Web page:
Wednesday, August 26, 2009

Bishop Tobin on ‘Archbishop Weakland’s Perplexing Pilgrimage’

I’ve got a dozen or so bookmarks to the Bishop’s Column pages at various diocesan newspapers I check on weekly. They’re selected because I find them particularly good teachers, like Bishops Wenski, Soto and Olmsted and/or because they can be counted on to be blunt – a quality I find refreshing and unfortunately rare in Church conversations.

Providence Bishop Thomas Tobin fits both categories, but I have to admit being surprised when I saw today’s column headline, “Archbishop Weakland’s Perplexing Pilgrimage”. Was I really about to read one bishop criticizing another publicly? Yes I was. To be fair, the column says many fine things about the retired Archbishop before launching in, excerpt:

It strikes me that critics of Archbishop Weakland should be at least a little restrained in their umbrage, for after all there are many redeeming qualities of the Archbishop’s life and ministry. He responded willingly to the Lord’s call to the consecrated life; he has served the Church generously in a variety of difficult leadership positions; he has shown a determined commitment to the progress of the Church and the implementation of the Second Vatican Council; and he has consistently reached-out to the poor, the weak and the disenfranchised members of the Church and society. If his service has been marred by human imperfections, so be it. So is mine, and so is yours.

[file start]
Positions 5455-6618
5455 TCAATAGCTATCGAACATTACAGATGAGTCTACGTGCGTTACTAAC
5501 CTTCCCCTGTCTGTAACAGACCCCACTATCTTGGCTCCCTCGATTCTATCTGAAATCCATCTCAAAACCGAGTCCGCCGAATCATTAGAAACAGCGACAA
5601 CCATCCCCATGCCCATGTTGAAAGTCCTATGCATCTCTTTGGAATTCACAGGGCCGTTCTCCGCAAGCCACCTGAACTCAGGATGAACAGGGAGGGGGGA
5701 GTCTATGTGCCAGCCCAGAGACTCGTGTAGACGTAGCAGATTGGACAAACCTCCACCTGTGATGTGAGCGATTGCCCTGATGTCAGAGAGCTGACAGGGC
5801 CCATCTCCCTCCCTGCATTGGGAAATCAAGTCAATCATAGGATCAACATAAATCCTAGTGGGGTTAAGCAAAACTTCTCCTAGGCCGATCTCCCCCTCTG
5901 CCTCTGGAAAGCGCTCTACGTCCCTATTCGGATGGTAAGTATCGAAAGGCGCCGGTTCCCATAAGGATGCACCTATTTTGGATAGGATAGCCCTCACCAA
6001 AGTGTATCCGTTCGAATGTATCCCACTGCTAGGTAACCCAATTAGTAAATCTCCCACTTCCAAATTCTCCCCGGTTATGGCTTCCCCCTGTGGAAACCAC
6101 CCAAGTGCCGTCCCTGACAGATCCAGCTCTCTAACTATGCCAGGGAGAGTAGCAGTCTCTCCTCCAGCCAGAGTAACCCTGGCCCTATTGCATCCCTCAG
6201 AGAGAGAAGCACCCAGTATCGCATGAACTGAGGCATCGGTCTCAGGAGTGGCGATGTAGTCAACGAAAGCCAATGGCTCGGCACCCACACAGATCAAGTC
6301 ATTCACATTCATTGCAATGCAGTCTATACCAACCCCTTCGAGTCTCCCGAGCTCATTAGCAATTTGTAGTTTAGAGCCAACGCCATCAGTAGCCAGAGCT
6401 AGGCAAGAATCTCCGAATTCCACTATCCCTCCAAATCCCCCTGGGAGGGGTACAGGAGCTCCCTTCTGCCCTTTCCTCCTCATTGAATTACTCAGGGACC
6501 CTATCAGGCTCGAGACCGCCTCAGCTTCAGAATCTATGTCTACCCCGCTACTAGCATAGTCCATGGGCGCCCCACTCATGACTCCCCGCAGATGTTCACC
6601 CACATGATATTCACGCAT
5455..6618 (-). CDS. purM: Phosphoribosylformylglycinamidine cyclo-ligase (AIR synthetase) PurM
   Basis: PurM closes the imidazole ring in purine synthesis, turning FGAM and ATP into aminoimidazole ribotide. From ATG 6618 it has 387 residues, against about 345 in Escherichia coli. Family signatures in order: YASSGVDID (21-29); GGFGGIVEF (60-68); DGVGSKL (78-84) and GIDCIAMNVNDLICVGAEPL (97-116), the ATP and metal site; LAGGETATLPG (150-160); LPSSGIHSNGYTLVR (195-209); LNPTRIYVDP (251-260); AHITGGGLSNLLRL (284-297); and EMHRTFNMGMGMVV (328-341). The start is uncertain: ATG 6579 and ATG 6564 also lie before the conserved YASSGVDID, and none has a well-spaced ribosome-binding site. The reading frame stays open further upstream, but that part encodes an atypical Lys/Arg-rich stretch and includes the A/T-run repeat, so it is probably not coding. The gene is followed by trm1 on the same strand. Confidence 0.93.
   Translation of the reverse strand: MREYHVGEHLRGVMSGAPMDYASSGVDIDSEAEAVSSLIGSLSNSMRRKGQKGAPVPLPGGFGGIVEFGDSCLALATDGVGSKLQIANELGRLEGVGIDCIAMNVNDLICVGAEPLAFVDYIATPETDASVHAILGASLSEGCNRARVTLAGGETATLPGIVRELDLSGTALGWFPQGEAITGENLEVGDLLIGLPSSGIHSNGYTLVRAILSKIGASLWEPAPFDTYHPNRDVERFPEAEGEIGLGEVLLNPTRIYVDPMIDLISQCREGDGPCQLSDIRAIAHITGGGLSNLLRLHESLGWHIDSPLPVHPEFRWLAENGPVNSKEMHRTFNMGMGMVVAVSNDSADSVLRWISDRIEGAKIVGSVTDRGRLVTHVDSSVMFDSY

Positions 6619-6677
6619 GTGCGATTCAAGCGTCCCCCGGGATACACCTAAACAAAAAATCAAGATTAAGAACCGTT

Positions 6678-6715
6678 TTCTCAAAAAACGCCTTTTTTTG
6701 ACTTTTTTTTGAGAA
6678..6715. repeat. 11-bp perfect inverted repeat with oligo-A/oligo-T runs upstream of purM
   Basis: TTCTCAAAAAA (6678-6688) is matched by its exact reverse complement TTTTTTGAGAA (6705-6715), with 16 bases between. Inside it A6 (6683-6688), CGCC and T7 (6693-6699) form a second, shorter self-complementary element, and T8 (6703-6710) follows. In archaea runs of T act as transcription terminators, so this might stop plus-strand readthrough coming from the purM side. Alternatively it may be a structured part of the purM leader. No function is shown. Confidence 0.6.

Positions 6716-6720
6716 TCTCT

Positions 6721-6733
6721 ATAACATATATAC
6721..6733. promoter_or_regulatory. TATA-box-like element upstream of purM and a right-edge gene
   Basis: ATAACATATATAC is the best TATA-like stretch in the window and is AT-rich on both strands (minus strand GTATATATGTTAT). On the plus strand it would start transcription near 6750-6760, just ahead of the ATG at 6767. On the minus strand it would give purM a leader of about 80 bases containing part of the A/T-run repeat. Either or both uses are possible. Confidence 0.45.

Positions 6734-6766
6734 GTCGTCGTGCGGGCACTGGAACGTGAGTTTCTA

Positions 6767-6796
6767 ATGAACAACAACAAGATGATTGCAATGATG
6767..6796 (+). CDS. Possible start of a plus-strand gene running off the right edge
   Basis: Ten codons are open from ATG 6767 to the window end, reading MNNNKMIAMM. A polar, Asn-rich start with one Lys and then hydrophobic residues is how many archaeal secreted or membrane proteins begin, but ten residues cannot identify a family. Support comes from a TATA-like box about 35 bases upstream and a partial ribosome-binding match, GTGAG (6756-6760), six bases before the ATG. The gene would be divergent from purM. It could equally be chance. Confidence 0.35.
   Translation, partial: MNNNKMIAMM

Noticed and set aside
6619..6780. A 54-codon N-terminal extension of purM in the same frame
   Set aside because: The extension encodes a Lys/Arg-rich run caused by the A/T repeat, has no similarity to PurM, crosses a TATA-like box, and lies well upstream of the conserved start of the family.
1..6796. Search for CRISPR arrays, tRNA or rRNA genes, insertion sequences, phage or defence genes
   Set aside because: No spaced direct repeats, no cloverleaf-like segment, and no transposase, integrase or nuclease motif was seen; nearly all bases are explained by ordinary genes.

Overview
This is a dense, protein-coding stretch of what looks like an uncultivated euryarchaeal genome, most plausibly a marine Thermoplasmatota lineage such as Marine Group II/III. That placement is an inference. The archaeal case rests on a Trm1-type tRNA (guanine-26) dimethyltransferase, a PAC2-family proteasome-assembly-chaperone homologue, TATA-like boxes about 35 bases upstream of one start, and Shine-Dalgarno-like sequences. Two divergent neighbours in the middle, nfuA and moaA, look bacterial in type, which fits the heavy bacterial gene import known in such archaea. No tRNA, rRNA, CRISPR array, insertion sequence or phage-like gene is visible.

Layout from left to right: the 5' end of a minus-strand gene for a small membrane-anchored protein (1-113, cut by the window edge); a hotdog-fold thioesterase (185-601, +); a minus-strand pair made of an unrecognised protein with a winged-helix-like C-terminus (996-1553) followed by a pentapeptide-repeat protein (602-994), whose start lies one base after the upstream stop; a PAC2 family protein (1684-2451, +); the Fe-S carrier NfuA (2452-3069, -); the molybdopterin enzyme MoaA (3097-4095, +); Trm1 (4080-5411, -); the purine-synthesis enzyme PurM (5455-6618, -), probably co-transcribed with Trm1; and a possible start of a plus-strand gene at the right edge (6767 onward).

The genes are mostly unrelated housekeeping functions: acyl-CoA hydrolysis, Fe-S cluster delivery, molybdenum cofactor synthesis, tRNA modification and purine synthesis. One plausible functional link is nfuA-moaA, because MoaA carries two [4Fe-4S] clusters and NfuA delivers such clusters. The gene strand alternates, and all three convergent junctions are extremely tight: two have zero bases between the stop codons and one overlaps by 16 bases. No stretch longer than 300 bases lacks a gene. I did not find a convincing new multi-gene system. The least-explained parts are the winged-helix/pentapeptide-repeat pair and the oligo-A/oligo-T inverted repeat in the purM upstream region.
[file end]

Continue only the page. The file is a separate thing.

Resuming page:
On the other hand, supporters of Archbishop Weakland should also be able to recognize the self-serving inconsistencies and contradictions contained in his story.

For example, although the Archbishop always took pride in his liberal theological tendencies and his public pronouncements on controversial issues, he seemed to be genuinely puzzled, even hurt, when others labeled him a dissident.

He passionately promoted the dignity of the laity and their role in the governance and ministry of the Church, but had little hesitation about quietly using their money to cover-up his egregious sexual offense.

He disparaged the secrecy of the Holy See but for twenty years hid his own indiscretions behind the walls of the chancery, indiscretions that were not just a matter of personal behavior but also profoundly affected the reputation and welfare of the Church.

He railed against what he considered the authoritarian pontificate of Pope John Paul II, but clearly used his own persona and authority to impose his vision of the Church upon his own fiefdom in Milwaukee, easily dismissing those who opposed him as conservative, right-wing nuts.

In short, like many dissidents in the Church, throughout his life Archbishop Weakland benefited generously from the support of the institutional Church, but never hesitated to criticize the Church whenever it served his own purposes to do so.

This blog, it has been noted elsewhere, can have a stridently critical tone at times. But I have never used it to publicly criticize any bishop (unless you count an excommunicated moonie). I have a well-developed philosophical reason for not criticizing bishops, but the cynic could also fairly note who signs my paycheck.

Fraternal (even public) correction among bishops themselves has biblical and plentiful historic precedent and justification, but to my knowledge little contemporary usage. This is something new to me, hence my surprise. Readers can, and I’m sure will, take issue with the specific criticisms mentioned in Bishop Tobin’s column. There was however much clamoring, across ideological divides, during the clergy abuse crisis for fraternal correction among bishops. Is that the only area the practice is called for? (It should be noted that Bishop Tobin’s comments are in the context of reflecting on Archbishop Weakland’s published memoirs and public reactions to them.) Read the whole thing.